[Tweeters] Reporting illegal actions re: wildlife- all kinds

Peggy Mundy peggy_busby at yahoo.com
Mon Dec 6 14:51:21 PST 2021

Thanks for this information, Martha.  A few years ago I was solo birding at Eide Road and a couple of young hunters were trying to intimidate me and behaving very unsafe, including not-so-veiled threats that I was going to get shot.  I didn't know who to call.  Tried to ignore them as much as possible.
Peggy MundyBothell, WA

On Monday, December 6, 2021, 02:34:24 p.m. PST, Martha Jordan <mj.cygnus at gmail.com> wrote:

Over the past few weeks I have been getting calls, and personally experienced, not only bad behavior by a small number of hunters, but also illegal and unsafe behavior/actions. 
    Here is what WDFW Enforcement recommends you do if you encounter these types of situations:  If there is illegal hunting/poaching/unsafe behavior (like shooting directly over the parking lot and having pellets land on your vehicle) actively happening:Dial 911    when the operator answers tell them it is not an emergency and you really need to talk with a WDFW enforcement person ASAP. Explain it is illegal action in progress, unsafe or whatever you have encountered.  Insist on WDFW enforcement. Wildcom will get the call and they can handle it much more swiftly than using any other method including the poaching hotline.    I know many folks who hesitate to dial 911 first when the issue is actually happening. BUT, that is what you need to do to make it a higher priority.     My recent encounter at the Jensen access area was an educational opportunity for me. I am grateful the shot snow goose landed 20 ft from my vehicle instead of on it. The pellets that hit my car did not appear to do any damage.      Another safety tip: if you encounter hunters or poachers or badly behaving people harassing birds:  stay in your car, take photos with your phone, dial 911 and by all means, do not confront the people doing the activity.  Safety above all else.  Leave the area to dial 911 if you need to do so to be safe.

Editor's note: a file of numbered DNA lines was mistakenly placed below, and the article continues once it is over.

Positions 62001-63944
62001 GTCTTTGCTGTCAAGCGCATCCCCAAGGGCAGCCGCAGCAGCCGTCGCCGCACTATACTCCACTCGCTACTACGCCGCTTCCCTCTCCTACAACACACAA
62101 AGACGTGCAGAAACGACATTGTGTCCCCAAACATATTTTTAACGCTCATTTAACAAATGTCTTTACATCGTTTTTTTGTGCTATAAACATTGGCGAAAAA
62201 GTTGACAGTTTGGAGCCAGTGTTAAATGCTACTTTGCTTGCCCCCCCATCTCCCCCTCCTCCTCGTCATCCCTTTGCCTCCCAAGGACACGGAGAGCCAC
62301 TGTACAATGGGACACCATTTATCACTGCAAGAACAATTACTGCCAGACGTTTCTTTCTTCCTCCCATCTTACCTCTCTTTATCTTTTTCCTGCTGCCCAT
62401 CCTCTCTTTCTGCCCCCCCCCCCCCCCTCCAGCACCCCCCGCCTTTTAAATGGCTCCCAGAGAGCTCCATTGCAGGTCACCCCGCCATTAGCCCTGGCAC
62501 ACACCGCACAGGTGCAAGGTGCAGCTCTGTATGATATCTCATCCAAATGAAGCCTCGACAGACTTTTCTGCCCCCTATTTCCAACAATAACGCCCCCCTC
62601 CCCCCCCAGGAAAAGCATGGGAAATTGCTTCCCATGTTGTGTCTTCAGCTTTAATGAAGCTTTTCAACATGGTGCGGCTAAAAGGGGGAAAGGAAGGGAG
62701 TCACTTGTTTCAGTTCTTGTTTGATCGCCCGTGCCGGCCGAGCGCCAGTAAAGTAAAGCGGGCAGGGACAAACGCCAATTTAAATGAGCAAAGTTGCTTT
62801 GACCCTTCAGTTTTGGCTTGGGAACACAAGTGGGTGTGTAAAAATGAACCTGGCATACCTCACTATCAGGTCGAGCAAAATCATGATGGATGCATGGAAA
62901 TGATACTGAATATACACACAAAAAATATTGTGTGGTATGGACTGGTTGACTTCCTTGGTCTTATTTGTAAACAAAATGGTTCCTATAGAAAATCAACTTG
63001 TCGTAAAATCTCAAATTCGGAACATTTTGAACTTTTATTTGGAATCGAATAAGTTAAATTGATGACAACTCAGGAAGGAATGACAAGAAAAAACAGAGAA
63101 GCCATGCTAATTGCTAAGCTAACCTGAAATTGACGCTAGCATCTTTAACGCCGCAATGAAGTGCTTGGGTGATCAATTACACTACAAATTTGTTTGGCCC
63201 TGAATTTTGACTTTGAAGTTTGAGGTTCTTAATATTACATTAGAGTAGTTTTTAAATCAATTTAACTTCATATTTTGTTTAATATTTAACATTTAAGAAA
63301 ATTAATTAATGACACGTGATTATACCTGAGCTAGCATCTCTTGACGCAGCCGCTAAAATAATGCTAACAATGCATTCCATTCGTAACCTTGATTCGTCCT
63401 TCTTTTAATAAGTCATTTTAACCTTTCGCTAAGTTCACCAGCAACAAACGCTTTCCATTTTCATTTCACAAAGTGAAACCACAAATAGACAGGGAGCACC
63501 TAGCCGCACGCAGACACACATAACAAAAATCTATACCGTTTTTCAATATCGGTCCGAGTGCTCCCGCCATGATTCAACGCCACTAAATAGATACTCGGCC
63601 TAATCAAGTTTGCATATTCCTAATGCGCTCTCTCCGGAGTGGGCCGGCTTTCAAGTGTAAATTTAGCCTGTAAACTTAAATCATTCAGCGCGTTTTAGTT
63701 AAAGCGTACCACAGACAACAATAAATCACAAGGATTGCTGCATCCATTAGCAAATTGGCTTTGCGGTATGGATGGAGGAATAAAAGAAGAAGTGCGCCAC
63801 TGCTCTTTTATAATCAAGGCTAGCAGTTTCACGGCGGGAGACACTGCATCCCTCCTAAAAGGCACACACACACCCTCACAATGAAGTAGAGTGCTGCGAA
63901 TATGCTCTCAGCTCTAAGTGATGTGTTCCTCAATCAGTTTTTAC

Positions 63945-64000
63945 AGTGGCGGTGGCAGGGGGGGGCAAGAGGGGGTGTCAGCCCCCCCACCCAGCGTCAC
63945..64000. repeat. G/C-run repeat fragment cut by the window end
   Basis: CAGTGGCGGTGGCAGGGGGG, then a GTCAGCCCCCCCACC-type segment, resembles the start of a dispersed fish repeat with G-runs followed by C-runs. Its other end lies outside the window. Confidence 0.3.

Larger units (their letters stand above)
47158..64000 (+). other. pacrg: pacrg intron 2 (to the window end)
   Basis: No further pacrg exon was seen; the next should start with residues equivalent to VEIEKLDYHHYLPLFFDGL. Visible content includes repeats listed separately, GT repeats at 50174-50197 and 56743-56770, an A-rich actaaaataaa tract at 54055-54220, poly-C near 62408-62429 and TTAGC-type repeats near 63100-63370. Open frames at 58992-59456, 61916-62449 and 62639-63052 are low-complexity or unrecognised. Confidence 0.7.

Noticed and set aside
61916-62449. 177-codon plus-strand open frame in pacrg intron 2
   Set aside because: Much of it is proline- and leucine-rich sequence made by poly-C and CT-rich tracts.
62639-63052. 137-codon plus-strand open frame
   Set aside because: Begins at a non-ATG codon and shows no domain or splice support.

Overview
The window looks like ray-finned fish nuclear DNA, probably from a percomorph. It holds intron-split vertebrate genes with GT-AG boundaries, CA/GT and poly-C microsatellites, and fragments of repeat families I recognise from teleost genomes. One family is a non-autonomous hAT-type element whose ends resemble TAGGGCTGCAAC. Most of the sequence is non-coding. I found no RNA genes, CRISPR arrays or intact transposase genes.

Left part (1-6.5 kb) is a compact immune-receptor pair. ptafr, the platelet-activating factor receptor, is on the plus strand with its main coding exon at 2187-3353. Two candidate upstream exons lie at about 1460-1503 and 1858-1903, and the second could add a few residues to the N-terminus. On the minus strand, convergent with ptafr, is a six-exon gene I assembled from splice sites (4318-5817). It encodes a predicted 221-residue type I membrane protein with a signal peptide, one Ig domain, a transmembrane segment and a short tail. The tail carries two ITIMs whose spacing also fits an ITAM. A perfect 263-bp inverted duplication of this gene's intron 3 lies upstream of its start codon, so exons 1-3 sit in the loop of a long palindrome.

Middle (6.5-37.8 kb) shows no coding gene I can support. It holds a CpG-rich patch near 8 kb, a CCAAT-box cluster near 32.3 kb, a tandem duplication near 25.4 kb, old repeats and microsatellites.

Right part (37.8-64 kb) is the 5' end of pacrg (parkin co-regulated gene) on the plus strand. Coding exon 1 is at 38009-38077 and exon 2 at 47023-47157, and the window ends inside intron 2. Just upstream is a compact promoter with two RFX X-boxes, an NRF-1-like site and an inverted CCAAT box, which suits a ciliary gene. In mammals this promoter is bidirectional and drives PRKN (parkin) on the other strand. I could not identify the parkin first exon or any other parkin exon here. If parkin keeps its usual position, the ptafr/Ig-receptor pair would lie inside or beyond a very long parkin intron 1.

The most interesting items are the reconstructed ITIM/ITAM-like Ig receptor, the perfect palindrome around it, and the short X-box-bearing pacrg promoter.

Be aware, stay aware of your surroundings and what is happening in the field.    AND and above all Happy and safe birding out there.
Martha JordanEverett, WA

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